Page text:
Simplicity In Design: A Metadata Imperative

Published in July 2006

Every year or so, I get on my soap box about the absolute horrid state of usability in the metadata repository space. The last time I took this stand, the hate mail came poring in about how “our”
product was different. I suppose it’s easier to deny there is a problem than to actually fix the issue. I do understand that technology products are built for technologists and most
implementations do not include a large number of business users. Why are metadata products built with a focus on functionality (complexity) versus usability (simplicity), because that’s where the
money is! As Willie Sutton the bank robber said when asked why he robbed banks, ‘because that’s where the money is’.

The reason I am back on this issue is that I had the opportunity to view a showcase of a leading vendor. Incidentally, this vendor was one of those that laid a claim of usability the last time we
had this conversation. Now, keep in mind this wasn’t a vendor demo where life is perfect: perfect users, perfects data, and the perfect application. As the host was introducing himself, I glanced
at the screen which presented the opening page of his metadata repository. Oh what a mess of icons, confusing words, and lack of any direction. As a user, I passed my eyes around the screen trying
to determine what I was looking at. There were plenty of buttons to push, lots of links, and navigation options everywhere. The most amusing part was that the host, on several occasions, got lost
in the demo and had to retrace his steps. Don’t get me wrong the data and functionality were great and for those of us that understood XML schemas and data mappings the amount of effort was clear.
Yet, once again getting that data back out and usable presented a challenge.

Do consumer products define success by the complexity rule? What about the IPod? The IPod has a simple interface that does one thing exceptionally well; play music. The IPod is more expensive and
has less features that most MP3 players but who cares? Those trademark white earphones are everywhere. The Google interface isn’t overloaded with ads or links; just a search box. The interface
simplicity hides the complexity of the network, search algorithm and infrastructure. The key is to hide the complexity behind an interface of simplicity.

One of my favorites products based on simplicity is the Zip Lock bag. I take these with me on every trip to hold my tooth brush, my electronic equipment, and my wet clothes in case a last minute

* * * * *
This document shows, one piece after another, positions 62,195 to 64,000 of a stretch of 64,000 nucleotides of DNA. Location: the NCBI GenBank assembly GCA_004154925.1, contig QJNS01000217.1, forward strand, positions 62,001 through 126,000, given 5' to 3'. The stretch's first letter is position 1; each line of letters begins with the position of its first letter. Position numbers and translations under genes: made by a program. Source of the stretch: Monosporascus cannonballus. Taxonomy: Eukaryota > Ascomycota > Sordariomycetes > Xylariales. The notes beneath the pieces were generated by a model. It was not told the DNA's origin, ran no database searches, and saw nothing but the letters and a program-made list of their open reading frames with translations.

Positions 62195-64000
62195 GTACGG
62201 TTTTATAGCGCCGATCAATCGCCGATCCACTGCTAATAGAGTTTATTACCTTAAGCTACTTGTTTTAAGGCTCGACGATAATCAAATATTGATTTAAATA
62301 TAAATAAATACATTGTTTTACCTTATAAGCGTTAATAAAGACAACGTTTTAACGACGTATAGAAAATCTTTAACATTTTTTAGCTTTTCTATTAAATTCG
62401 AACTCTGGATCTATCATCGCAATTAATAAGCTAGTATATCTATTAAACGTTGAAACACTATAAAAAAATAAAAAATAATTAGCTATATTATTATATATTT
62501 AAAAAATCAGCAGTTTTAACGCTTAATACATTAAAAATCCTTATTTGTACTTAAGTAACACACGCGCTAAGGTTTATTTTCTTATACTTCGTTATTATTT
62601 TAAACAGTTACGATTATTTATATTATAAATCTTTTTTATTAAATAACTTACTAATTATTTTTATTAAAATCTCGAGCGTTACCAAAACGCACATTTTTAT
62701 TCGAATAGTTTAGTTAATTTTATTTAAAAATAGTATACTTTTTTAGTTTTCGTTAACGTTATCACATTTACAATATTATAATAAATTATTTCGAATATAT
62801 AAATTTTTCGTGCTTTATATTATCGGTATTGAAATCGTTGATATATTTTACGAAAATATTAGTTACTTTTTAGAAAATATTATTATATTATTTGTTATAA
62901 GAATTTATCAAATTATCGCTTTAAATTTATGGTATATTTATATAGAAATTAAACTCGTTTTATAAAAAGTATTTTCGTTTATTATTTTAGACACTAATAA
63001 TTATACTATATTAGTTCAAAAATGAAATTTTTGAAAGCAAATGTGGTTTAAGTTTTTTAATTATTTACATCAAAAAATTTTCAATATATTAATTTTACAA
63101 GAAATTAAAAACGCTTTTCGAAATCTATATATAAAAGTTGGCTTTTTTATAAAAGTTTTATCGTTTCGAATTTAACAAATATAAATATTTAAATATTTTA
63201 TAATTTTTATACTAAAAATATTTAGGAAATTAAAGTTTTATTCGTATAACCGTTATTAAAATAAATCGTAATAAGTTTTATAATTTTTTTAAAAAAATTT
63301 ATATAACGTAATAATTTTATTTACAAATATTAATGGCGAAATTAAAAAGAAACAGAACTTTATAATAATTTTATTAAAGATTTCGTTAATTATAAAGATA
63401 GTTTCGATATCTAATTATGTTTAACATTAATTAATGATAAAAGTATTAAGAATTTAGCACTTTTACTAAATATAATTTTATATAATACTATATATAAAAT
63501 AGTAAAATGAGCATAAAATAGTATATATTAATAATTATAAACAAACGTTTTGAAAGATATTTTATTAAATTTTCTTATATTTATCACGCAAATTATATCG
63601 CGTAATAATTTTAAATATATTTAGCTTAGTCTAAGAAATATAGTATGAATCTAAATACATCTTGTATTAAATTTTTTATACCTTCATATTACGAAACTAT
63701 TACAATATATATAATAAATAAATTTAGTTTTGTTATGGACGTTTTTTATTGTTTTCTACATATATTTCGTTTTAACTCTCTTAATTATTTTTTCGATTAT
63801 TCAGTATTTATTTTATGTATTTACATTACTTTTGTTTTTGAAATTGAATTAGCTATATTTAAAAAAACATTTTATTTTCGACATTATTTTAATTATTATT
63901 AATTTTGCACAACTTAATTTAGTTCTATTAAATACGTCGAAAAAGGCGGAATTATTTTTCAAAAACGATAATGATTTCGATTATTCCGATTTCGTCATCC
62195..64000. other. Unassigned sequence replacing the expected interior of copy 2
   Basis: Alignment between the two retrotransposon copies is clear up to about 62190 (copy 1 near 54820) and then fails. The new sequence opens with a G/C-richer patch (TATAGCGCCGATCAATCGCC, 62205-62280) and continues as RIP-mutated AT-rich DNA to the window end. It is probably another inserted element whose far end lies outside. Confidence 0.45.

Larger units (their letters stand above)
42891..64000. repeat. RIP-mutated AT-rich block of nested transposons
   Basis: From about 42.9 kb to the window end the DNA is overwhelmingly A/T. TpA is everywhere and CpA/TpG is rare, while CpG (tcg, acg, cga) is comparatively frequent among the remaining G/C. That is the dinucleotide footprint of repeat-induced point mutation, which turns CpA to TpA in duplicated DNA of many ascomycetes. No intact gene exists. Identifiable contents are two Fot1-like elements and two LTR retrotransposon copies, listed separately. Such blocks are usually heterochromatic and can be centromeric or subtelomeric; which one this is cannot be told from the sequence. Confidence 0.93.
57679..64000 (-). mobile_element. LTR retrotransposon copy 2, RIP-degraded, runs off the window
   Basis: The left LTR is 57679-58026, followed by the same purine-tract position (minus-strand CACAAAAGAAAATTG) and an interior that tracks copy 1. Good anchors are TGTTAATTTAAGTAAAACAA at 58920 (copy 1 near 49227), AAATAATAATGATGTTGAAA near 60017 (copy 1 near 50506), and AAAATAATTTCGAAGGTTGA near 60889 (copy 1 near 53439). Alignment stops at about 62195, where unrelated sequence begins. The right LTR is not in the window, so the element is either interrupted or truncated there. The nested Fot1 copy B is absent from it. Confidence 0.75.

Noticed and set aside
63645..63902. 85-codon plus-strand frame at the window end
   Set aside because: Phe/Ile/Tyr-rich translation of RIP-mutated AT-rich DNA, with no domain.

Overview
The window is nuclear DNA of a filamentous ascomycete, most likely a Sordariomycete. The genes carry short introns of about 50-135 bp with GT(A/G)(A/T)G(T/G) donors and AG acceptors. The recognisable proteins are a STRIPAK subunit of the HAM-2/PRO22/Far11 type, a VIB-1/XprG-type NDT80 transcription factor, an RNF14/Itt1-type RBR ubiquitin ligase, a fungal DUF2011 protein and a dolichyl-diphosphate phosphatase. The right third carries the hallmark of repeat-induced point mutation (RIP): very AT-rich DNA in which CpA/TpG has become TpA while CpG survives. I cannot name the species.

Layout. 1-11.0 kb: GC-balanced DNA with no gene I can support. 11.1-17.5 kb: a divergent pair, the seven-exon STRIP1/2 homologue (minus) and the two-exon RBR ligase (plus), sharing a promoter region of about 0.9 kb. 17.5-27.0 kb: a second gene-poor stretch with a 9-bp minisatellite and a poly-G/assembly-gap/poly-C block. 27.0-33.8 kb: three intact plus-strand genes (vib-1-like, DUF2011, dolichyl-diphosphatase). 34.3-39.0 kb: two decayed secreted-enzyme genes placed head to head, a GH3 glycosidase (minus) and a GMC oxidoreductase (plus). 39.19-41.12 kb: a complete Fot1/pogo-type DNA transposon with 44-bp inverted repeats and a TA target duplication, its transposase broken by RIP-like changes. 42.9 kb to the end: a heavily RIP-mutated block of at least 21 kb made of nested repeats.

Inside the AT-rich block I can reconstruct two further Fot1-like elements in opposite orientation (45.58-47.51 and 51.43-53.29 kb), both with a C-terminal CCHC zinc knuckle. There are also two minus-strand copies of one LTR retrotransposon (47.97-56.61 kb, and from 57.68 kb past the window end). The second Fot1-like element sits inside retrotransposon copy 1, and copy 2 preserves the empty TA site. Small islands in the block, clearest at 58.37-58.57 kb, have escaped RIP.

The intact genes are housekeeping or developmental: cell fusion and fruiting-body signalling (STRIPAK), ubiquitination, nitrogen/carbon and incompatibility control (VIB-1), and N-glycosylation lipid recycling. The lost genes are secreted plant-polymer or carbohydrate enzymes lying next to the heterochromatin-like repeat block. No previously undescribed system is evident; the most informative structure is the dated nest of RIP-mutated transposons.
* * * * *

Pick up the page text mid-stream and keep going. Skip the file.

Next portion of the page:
pool swim is required by the kids. The Xbox is another really simple system; plug in the CD and start playing. Within 20 minutes, your seven year old will be kicking your tail around dead man’s
curve. My final favorite is the number two pencil; yes I still have a pencil sharpener on my desk. Nothing like that grade school feel where mistakes were welcome and you needed eraser caps in the
shape of your favorite cartoon character. Corporations are too much like golf pencils, no eraser and no mistakes allowed. Compare these products with the Microsoft Windows operating system with 40
million lines of code or any Christmas Toy that needs to be assembled before sun rise. Not to mention the #$%&* TV Remote Control (All four of them or is it five). I know these remotes talk to
each other and reconfigure themselves on the fly just to irritate me. Only the Mrs. seems to know the secret of getting the electronics to work on demand at the Stephens house.

Perhaps, Albert Einstein said it best “Make things as simple as possible but no simpler”. Major Dan Ward of the United States Air Force has written extensively on the simplicity cycle. Figure 1
presents his model where ideas are generated (R1) and move along an incline where both complexity and goodness is measured.

Figure 1: The Simplicity Cycle

In the world of metadata, goodness can be defined as the usability, value-add, or contribution to the business. The metrics of content and usage can be used to support this goodness rating. As the
requirements come in and functionality is added to the product both the goodness and complexity rise.

At some point in time, the apex (R2) is reached where adding additional complexity actually reduces the goodness and reverses course to the point of uselessness (R3). Along the route R2-R3 lies the
vast majority of metadata applications. Eric Rayond explains the process of moving toward simplicity (R4): “Perfection is achieved not when there is nothing more to add but when there is nothing
more to take away”.

When you reach that tipping point or apex (R2), how can you ensure you take the simplistic path versus the complex path? First, let’s make the point that simplicity does not mean lack of
complexity or that the environment isn’t complex. Our world has enormous challenges that we are still only beginning to understand. The metadata environment touches every aspect of information
technology, architecture, and governance. Bob Zurek is Director of Advanced Technologies with IBM Information Integration Solutions has declared 2006 as the year of metadata. Mr. Zurek continues
“Large enterprises are moving forward aggressively with building teams who will ensure that their companies have developed a metadata strategy, put their efforts into practice and then prove out